As a matter of fact I dislike chaos, organised or otherwise. My literary heroine is not Elizabeth Bennett (though I am very fond of her) but Flora Poste. Flora loved order and tidiness and she brought it to Cold Comfort Farm in the most admirable fashion. These two rather maiden-auntly virtues are highly prized in our office.
Many job applicants will be quick to say they are well-organised and can plan and prioritise but the reality is that very few actually have these skills which are developed to any real level. Today’s business world is fast and furious. Information, communication and demands come at us non-stop via emails, calls, meetings, telecons, skype, social media and all the rest of it. So how can you ensure you manage your time and become more organised?
To be organised you need to plan your time and be realistic. All of us have 24 hours in our day and even the super-human need some time to sleep, eat and wash their socks. Write your tasks down in a diary and for each task block out the time you need to do it. That way you won’t over book yourself. Keeping your lists written in Outlook will also mean all your tasks are in the same place instead of having numerous pieces of scrap paper around your desk.
Identify the tasks that need completing first. Each task can fall into several categories, urgent and important, urgent but not important, important but not urgent and neither important nor urgent. Each morning check your diary and do the urgent and important tasks first, followed by the urgent but not-important. Do your planning for tomorrow as the last job today. You could even colour code the tasks so you don’t forget which one needs completing next. After you have completed a task on your list, tick it off. By doing this you will feel a sense of achievement that you are working your way through things. If you don’t complete everything on your list carry it over to tomorrow’s to-do list so it doesn’t get forgotten. Work on one thing at a time. Do it in blocks of either 30 or 45 minutes, giving it your full focus of your attention. Then put it away and you start the next thing (or you’ll end up in a hopeless mess).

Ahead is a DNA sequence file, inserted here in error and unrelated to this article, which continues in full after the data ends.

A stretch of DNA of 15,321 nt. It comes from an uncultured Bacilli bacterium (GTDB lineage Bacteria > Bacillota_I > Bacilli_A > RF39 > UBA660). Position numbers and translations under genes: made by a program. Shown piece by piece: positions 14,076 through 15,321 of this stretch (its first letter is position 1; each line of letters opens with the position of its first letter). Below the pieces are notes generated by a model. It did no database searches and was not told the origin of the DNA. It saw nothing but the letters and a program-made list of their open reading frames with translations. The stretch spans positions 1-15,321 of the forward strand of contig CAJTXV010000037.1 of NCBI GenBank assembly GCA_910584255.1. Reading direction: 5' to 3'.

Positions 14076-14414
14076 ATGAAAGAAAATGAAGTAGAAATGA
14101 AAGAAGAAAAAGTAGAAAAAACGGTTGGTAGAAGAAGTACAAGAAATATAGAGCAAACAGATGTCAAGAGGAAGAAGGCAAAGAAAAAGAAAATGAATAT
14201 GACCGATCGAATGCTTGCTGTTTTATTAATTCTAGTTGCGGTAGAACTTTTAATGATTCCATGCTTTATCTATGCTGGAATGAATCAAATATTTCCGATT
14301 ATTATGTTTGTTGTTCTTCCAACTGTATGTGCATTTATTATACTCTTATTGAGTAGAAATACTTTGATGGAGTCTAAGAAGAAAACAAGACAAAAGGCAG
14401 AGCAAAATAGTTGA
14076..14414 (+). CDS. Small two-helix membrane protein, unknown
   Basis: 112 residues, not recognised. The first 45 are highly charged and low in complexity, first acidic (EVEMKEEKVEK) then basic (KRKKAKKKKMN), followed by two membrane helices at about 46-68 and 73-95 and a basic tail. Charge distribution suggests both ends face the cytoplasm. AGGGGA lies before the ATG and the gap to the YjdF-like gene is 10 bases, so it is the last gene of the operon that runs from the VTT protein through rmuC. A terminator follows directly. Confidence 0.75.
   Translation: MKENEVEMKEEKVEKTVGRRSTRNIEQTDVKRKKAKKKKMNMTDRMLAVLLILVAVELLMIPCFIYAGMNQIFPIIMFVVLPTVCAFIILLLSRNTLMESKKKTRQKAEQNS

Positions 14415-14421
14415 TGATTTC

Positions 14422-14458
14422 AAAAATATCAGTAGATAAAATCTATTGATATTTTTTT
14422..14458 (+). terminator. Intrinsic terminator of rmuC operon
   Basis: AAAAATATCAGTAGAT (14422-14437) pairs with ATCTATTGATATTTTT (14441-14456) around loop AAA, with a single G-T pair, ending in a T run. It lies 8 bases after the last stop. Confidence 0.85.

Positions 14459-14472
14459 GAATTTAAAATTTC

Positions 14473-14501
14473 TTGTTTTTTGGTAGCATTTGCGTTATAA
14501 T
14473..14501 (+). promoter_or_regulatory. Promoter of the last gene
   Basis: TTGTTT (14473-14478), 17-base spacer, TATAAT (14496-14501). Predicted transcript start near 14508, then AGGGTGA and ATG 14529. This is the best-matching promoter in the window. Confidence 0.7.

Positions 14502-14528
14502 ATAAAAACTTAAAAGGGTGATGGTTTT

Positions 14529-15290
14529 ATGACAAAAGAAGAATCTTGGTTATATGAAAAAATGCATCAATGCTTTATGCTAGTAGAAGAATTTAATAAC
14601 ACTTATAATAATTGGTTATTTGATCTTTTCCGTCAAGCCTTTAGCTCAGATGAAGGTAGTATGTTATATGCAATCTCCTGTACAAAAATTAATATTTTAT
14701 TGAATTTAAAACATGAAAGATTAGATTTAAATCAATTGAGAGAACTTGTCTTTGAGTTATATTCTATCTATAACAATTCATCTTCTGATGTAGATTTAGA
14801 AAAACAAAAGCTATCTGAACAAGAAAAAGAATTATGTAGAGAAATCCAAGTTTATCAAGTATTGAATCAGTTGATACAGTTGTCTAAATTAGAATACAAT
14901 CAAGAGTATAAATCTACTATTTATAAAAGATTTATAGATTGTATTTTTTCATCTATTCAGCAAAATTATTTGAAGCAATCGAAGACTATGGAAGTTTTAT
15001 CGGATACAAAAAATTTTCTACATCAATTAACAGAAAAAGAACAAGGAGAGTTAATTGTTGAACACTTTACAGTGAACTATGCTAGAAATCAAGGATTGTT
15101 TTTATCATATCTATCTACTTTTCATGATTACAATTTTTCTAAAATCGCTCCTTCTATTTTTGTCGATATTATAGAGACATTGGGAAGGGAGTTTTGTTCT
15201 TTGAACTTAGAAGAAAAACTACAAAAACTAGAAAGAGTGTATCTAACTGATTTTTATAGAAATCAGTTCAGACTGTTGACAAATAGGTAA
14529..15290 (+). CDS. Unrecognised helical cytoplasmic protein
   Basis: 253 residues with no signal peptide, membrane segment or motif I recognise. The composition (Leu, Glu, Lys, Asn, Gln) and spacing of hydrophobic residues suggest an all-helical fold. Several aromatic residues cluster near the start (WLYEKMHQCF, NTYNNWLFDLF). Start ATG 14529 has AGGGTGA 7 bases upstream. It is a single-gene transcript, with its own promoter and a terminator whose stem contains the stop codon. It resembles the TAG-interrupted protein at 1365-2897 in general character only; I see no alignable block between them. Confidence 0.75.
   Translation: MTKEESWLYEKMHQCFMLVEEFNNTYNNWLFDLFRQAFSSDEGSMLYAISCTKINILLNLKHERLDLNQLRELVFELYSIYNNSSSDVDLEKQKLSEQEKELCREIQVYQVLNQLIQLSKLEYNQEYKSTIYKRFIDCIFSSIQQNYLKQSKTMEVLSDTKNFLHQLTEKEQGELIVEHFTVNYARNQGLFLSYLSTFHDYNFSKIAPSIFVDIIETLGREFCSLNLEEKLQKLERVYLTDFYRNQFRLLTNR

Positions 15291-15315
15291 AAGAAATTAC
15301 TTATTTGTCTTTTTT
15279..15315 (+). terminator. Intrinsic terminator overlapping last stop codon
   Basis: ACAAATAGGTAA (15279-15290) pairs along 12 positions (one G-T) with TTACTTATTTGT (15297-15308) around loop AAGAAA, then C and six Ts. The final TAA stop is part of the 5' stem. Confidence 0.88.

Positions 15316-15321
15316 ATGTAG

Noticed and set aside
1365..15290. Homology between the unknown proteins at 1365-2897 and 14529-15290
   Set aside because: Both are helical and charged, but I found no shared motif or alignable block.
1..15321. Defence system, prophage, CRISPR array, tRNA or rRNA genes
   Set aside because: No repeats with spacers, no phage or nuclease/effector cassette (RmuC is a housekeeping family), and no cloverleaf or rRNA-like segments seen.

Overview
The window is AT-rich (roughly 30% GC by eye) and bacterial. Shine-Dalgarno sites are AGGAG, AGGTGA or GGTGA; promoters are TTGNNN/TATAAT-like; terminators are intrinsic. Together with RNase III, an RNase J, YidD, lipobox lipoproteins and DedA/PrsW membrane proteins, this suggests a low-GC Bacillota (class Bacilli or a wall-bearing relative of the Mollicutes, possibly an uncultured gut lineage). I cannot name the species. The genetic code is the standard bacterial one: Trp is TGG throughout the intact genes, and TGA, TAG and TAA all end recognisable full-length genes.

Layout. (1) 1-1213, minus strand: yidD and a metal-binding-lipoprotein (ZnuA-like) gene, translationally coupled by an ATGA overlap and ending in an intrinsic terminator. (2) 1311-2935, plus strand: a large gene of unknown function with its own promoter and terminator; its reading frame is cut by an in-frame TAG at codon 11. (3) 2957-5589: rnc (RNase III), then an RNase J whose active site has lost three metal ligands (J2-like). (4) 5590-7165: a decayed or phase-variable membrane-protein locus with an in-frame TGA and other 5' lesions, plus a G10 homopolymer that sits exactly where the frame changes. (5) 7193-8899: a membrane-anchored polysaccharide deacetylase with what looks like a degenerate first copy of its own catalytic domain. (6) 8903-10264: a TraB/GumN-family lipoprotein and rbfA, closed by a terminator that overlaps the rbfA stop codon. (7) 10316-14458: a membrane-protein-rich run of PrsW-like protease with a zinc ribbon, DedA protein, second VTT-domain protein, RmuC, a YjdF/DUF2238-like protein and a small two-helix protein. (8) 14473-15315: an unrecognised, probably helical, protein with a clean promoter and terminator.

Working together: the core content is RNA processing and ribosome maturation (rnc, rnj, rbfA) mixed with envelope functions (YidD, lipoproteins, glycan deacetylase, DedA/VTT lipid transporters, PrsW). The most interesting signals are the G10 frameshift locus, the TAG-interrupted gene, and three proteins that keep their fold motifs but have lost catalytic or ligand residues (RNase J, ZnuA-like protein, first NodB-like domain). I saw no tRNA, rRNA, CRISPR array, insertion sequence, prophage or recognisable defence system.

De-clutter ruthlessly. Read and deal with emails. This could be bring forward on a date, file or delete. Don’t let them just sit in your inbox. It’s the same with post or other paper information. Scan and decide what you’re going to do with it. Deal with it, file it or recyle/ throw it away.
Don’t rely on remembering everything without help. Left to your own devices, it’s likely that for every one task you remember needs doing there will be at least three that slip your mind. If you send an email to ask about something write down a follow-up check on Outlook later that day or the next. Often people look at emails and think ‘I’ll reply to that later’ only for it to completely slip their mind. There is nothing wrong with a gentle reminder (and everyone then thinks you’re incredibly efficient).
It’s ok to say no. If you really aren’t able to complete what someone is asking of you in the time given then be honest and say so, but offer an alternative date. Be realistic about how much time it will take you to complete the task and get back to them. It is better to overestimate and let someone know you will have the task for complete for the end of the week, exceed their expectations and have it ready Wednesday, rather than promise Wednesday to start with and be running late because something more important came up. Under-promise and over-deliver is the mantra in our office.
I have recently started blocking out a day a week where I have no appointments so I can deal with that day’s calls and emails, but ensure that I can catch up and stay on top of the large pile of paperwork that’s an inevitable part of being out and about the rest of the week.
By getting into a routine of writing down tasks in a diary, considering what is the most important and ticking completed tasks off your to-do list you will find managing your time a lot easier. There’s still lots to do, but it will be well-structured, manageable and you have given yourself time to deliver it with realistic timescales.
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